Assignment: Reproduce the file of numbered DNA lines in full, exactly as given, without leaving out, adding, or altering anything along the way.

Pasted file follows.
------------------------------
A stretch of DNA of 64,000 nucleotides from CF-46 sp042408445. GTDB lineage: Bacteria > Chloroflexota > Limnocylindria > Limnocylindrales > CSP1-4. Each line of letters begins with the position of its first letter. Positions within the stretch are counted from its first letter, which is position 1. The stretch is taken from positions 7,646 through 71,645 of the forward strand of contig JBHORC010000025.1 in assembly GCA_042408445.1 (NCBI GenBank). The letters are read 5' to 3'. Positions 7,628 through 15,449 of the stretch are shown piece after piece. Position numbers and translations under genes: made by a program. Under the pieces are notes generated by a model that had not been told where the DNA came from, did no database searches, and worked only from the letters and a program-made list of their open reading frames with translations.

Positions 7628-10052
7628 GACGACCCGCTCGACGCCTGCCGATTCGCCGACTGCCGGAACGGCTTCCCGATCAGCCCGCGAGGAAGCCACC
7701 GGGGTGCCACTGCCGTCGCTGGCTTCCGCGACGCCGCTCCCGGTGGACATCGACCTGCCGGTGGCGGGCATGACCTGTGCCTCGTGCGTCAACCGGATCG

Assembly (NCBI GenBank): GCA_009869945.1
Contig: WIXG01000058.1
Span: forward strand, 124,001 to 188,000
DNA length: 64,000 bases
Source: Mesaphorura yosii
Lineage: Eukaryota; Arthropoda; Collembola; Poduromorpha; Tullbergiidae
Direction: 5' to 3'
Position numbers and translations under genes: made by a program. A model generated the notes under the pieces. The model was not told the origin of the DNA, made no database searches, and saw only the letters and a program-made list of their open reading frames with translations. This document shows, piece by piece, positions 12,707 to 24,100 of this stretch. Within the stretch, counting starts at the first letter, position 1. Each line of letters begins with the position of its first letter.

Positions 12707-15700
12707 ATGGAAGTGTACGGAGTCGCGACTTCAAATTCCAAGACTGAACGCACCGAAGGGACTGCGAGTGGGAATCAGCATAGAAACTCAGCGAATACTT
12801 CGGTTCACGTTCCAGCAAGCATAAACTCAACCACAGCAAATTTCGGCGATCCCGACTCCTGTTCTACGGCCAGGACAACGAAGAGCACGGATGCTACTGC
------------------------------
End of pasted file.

A stretch of DNA of 64,000 nucleotides from CF-46 sp042408445. GTDB lineage: Bacteria > Chloroflexota > Limnocylindria > Limnocylindrales > CSP1-4. Each line of letters begins with the position of its first letter. Positions within the stretch are counted from its first letter, which is position 1. The stretch is taken from positions 7,646 through 71,645 of the forward strand of contig JBHORC010000025.1 in assembly GCA_042408445.1 (NCBI GenBank). The letters are read 5' to 3'. Positions 7,628 through 15,449 of the stretch are shown piece after piece. Position numbers and translations under genes: made by a program. Under the pieces are notes generated by a model that had not been told where the DNA came from, did no database searches, and worked only from the letters and a program-made list of their open reading frames with translations.

Positions 7628-10052
7628 GACGACCCGCTCGACGCCTGCCGATTCGCCGACTGCCGGAACGGCTTCCCGATCAGCCCGCGAGGAAGCCACC
7701 GGGGTGCCACTGCCGTCGCTGGCTTCCGCGACGCCGCTCCCGGTGGACATCGACCTGCCGGTGGCGGGCATGACCTGTGCCTCGTGCGTCAACCGGATCG

Assembly (NCBI GenBank): GCA_009869945.1
Contig: WIXG01000058.1
Span: forward strand, 124,001 to 188,000
DNA length: 64,000 bases
Source: Mesaphorura yosii
Lineage: Eukaryota; Arthropoda; Collembola; Poduromorpha; Tullbergiidae
Direction: 5' to 3'
Position numbers and translations under genes: made by a program. A model generated the notes under the pieces. The model was not told the origin of the DNA, made no database searches, and saw only the letters and a program-made list of their open reading frames with translations. This document shows, piece by piece, positions 12,707 to 24,100 of this stretch. Within the stretch, counting starts at the first letter, position 1. Each line of letters begins with the position of its first letter.

Positions 12707-15700
12707 ATGGAAGTGTACGGAGTCGCGACTTCAAATTCCAAGACTGAACGCACCGAAGGGACTGCGAGTGGGAATCAGCATAGAAACTCAGCGAATACTT
12801 CGGTTCACGTTCCAGCAAGCATAAACTCAACCACAGCAAATTTCGGCGATCCCGACTCCTGTTCTACGGCCAGGACAACGAAGAGCACGGATGCTACTGC